Little Learners; Huge Hearts

By Mrs. Rogers, Bearspaw Schoool Grade 1/2 Teacher

— My class of first and second graders was learning all about WATER in Science class! We explored the different properties of water, skyped a scientist to learn about why water is so fundamental to life, and ventured out (while staying in) on virtual field trips. We were busy asking questions and conducting experiments to find the answers to our watery questions. Eventually, our exploration of water turned to understanding water scarcity.

I shared videos and stories with my students about what daily life is like for kids, just like them, in other parts of the world—how different it is when access to water is limited or when the water itself is unsafe. Students learned about the challenges people in our global community face every day. They began to understand how lacking access to this vital resource can erode someone’s quality of life drastically. Seeing young kids walking hours a day to collect dirty water left my students so disheartened.

These little learners have such huge hearts, and you could feel them ache. It was palpable.

To lift their spirits and give them hope, I showed them how charities, like Change for Children, are dedicated to solving these types of issues by providing potable water systems for drought-stricken communities in northern Nicaragua.

The very next day a little boy in my class brought in 30 cents from his piggy bank. He proudly said, “this is to help the kids get water.” I quickly grabbed an empty jar from under the sink and declared it to be our “classroom donation jar.” To my surprise, the next day a few more students brought in more change from their piggy banks. Students began doing chores around their house and proudly marching into class with their donations in hand. Their enthusiasm was heartwarming and so inspiring! I was hesitant to organize a fundraiser due COVID-19 restrictions, but the passion these students displayed was undeniable. We began brainstorming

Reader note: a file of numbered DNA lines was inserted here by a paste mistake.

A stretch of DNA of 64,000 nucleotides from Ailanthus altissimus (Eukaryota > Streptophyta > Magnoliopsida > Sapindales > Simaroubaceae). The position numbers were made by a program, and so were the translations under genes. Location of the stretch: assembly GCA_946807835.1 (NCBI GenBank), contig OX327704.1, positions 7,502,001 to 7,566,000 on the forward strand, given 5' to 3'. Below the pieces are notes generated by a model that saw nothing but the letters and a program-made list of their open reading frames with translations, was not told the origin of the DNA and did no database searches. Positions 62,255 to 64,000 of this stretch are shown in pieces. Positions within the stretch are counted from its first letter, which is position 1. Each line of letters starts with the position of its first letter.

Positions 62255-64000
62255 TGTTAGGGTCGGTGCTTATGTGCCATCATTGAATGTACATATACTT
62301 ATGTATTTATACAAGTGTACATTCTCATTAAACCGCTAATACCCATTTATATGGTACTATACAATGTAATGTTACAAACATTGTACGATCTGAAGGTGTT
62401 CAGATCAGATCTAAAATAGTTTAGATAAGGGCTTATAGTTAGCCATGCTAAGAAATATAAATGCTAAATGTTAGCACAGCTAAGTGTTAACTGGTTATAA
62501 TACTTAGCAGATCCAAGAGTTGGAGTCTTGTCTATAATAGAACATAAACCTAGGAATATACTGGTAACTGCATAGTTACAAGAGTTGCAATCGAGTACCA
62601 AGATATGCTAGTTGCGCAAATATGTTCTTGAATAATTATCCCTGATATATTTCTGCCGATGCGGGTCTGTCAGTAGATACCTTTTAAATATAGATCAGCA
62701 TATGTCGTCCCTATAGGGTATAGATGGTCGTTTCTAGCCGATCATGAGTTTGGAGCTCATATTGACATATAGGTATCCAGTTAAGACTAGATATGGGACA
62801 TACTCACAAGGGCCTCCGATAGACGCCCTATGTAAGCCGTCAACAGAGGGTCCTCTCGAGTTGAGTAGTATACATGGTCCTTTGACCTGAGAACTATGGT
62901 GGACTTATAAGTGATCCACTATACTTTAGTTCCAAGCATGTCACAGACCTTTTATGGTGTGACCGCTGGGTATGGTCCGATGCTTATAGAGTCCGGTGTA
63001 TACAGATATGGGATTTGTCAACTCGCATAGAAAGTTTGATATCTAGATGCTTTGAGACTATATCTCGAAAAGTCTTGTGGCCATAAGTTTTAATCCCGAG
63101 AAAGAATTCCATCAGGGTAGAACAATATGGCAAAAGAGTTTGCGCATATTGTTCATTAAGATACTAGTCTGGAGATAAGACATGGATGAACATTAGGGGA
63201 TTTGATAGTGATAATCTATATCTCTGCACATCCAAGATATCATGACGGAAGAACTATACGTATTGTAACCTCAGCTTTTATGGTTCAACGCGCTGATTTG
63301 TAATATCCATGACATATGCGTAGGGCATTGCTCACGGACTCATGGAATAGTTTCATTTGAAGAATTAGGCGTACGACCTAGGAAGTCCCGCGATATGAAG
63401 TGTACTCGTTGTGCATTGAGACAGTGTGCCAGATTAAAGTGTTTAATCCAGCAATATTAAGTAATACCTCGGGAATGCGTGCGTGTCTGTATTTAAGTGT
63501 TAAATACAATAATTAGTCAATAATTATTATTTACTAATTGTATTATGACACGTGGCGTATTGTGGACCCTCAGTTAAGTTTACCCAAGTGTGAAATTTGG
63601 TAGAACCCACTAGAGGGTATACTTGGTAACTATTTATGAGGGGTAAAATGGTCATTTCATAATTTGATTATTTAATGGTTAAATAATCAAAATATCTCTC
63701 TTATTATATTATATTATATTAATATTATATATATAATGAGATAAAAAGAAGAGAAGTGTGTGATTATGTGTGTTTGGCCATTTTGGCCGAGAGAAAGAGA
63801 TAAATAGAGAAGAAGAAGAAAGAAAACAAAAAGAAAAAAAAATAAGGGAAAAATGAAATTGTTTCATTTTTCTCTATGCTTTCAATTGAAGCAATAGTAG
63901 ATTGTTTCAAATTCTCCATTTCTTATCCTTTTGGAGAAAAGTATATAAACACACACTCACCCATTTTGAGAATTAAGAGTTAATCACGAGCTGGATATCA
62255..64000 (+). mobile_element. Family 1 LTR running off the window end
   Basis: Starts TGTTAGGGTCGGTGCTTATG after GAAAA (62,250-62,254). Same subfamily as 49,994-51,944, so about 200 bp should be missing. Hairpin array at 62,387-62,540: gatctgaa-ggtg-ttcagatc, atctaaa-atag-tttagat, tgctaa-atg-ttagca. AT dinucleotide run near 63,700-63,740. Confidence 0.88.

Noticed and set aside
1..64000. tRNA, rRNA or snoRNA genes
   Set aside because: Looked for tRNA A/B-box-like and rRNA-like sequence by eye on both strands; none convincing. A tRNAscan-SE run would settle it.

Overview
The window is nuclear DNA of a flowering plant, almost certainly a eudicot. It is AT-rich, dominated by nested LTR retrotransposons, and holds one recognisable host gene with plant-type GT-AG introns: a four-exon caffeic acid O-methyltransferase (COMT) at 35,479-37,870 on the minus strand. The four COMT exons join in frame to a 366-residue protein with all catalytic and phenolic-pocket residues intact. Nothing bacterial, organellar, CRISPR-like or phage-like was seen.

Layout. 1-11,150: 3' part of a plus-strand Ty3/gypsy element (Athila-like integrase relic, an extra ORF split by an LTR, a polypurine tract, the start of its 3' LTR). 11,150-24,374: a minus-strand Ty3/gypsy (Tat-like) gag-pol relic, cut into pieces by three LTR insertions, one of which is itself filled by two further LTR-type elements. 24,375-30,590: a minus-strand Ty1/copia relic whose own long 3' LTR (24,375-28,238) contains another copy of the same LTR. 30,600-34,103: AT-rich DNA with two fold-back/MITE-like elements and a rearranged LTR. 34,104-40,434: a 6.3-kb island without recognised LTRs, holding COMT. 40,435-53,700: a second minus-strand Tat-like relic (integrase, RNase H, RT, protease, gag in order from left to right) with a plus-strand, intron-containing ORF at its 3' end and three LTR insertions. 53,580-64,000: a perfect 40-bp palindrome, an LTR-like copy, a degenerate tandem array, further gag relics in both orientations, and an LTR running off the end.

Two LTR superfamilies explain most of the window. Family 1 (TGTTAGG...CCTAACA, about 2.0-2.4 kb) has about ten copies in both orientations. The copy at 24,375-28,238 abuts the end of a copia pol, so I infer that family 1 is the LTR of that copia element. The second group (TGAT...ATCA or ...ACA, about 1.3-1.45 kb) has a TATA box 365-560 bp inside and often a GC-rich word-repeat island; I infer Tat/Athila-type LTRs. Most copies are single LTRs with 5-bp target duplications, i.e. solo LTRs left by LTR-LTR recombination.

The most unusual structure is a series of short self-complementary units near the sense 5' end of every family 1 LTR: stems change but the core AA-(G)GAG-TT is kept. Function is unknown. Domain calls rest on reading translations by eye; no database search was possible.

fundraising ideas.

Although our options were so limited, we eventually settled on something simple — a school spirit day! We declared February 5th to be “Hat Day.” To participate, students had to bring in a donation. The students went to work decorating donation buckets (repurposed yogurt containers) with important facts about water scarcity and information about Hat Day. Each morning leading up to Hat Day, we would play a student cheer or message on the morning announcements to bring awareness to their cause. Their little voices were so sweet and some of them were pretty catchy too:

“Bring a dollar, wear a hat, you can do it just like that!”

As Hat Day approached, the students were nervous. They were so scared that no one in our school would participate, that they wouldn’t be able to raise any money, and that they wouldn’t be able to help. I reassured them that I would support them and that even a small donation would make a difference. As a class we decided that it would be better to try our best and raise a small amount of money than do nothing at all.

When Hat Day arrived, the energy in our classroom was bubbling over with excitement. Each time a donation bucket was delivered to our classroom, the students went berserk! They were responsible for sorting, counting, and rolling all the donations the following week during math class. When we finally tallied up the numbers, we discovered that we raised over $1,800. The kids couldn’t quite believe it, and neither could I, to be honest! Fortunately, our school community was so generous and supportive of our efforts.

These first and second grade students felt so proud and so empowered. Seeing them through this fundraising journey to bring about positive change was a privilege and so uplifting during such a challenging year.

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